Michael Flynn sentencing delayed as judge tells ex-Trump official: 'You sold your country out'
- The sentencing of former national security advisor Michael Flynn is postponed less than two hours after it began.
- Flynn accepts an offer to delay the sentencing when Judge Emmet Sullivan warned he might send Flynn to jail for lying to FBI agents about his conversations with a Russian diplomat shortly before President Donald Trump took office.
- The judge tells Flynn that "arguably you sold your country out."
The sentencing of Michael Flynn was postponed Tuesday after the judge told the former national security advisor "arguably you sold your country out" — and warned the fallen Army lieutenant general that he might be sent to jail if he did not agree to delay the hearing.
Flynn was due to be sentenced Tuesday for lying to FBI agents about his conversations with Russia's then-ambassador to the United States, Sergey Kislyak, in the weeks before President Donald Trump took office. Federal guidelines recommended a sentence of zero to six months in jail.
Flynn's lawyers and prosecutors from special counsel Robert Mueller's office were prepared to argue in U.S. District Court that Flynn receive either no jail time at all — given his guilty plea and extensive cooperation with Mueller — or get the low end of the guideline range.
But that plan was immediately thrown into disarray at an explosive hearing at which Judge Emmet Sullivan pressed the defense hard on its recent suggestions that the case against Flynn was unfair. The judge said that looked liked "backpedaling" from the guilty plea.
Sullivan, who also asked if Mueller had ever contemplated charging Flynn with "treason," later suggested that Flynn might get a less severe sentence once he was actually done cooperating with investigators.
"If you want to postpone this, and come back at some later point ... that's fine with me," the judge said.
"I have to caution you that the sentence imposed today may not be the same sentence you would get after cooperation ends," Sullivan said.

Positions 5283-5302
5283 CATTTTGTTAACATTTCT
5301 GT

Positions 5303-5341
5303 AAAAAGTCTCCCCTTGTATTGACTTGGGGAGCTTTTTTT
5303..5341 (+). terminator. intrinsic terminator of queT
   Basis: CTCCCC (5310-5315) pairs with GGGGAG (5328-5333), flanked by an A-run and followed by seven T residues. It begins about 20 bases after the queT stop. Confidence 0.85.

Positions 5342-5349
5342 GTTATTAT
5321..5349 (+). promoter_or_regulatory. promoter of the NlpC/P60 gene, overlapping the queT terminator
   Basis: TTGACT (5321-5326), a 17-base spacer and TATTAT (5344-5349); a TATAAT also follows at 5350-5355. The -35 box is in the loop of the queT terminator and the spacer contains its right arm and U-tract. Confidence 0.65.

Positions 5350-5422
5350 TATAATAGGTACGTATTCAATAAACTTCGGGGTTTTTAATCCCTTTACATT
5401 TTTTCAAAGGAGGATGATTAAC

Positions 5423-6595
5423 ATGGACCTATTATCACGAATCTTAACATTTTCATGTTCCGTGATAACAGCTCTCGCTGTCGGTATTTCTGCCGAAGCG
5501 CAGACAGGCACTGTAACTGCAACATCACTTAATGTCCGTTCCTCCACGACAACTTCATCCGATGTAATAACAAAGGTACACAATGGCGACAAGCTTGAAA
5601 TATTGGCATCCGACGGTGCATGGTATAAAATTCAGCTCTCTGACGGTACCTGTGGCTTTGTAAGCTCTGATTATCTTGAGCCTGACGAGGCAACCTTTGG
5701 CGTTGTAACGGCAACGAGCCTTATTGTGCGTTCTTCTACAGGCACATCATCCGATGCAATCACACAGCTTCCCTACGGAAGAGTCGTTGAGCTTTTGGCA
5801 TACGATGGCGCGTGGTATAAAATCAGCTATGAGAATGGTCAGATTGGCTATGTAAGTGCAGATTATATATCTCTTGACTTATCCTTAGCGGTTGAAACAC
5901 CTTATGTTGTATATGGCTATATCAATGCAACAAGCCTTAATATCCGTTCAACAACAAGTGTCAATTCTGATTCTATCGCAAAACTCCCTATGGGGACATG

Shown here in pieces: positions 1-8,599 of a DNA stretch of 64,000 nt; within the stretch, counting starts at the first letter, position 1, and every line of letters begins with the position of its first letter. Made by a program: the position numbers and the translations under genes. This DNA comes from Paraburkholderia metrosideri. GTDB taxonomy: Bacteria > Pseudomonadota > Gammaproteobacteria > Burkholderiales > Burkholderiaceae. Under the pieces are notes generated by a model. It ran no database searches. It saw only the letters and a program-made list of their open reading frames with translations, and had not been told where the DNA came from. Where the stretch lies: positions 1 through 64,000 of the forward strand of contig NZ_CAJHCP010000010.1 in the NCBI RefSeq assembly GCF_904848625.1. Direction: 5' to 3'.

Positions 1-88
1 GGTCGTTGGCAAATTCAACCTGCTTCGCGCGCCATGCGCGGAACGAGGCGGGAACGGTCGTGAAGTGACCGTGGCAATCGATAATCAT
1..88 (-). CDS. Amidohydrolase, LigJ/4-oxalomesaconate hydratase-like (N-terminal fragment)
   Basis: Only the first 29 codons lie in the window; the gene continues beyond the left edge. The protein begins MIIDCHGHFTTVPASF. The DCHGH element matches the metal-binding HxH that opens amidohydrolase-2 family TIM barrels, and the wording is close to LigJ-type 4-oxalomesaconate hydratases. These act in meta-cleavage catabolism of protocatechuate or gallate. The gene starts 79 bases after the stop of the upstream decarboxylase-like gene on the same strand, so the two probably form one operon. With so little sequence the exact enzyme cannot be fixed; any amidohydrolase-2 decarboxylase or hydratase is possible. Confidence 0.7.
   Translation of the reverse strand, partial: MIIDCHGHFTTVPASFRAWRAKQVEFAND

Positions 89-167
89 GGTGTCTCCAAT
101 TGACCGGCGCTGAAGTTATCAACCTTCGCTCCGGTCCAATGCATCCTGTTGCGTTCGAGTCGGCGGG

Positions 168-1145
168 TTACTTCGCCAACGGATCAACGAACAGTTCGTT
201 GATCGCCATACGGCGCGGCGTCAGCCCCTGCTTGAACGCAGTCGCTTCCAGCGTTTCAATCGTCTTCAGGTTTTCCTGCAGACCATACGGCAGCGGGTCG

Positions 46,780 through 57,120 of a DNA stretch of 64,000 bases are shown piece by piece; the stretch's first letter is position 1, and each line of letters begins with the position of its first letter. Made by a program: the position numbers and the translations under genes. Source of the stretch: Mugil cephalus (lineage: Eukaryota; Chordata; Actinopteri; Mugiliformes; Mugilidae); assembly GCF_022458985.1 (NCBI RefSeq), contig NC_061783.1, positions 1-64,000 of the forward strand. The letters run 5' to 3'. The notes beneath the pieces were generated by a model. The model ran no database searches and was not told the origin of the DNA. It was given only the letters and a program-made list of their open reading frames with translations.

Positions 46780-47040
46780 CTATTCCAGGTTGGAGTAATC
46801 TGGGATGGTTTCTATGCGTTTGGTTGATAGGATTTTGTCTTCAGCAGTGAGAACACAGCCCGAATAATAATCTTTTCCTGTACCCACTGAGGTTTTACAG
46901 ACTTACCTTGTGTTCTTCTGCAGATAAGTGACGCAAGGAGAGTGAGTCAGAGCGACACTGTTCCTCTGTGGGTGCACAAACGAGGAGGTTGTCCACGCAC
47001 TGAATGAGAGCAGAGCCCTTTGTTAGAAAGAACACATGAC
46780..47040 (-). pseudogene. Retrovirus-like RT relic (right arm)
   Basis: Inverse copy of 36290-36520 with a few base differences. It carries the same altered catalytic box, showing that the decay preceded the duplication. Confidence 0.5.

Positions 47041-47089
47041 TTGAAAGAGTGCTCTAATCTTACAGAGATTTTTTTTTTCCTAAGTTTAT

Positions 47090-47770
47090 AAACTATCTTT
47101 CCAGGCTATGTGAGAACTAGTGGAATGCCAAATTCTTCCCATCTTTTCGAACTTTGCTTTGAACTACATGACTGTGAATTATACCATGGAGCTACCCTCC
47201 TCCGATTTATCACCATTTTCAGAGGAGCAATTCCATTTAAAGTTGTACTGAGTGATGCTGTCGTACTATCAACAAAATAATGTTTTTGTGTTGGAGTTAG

"The court likes to be in a position to say there is nothing else this defendant can to do help the United States of America."
No new sentencing date was set.
Sullivan, noting that he still has "many, many, many more questions," told defense lawyers and prosecutors to submit a status report by March 13.
"Happy holidays," the judge said, as he recessed the sentencing hearing, before Flynn walked out of Washington courthouse into a waiting car.
The delay will allow Flynn to possibly help federal prosecutors in Virginia with a new case. In that case, two former Flynn associates are charged of conspiring in a plot with Flynn to push for the extradition for an exiled Turkish cleric to Turkey, without informing the United States government they were acting as agents for a foreign country. Flynn, who was not referred to by name in that indictment, was involved in the efforts to smear the exiled cleric. Turkey's president claims the cleric orchestrated a 2016 coup attempt.
"All along, you were an unregistered agent of a foreign country while serving as the national security advisor to the president of the United States," Sullivan told Flynn, referring to the other case, for which Flynn was not charged.
"That undermines everything this flag over here stands for," the judge said. "Arguably you sold your country out."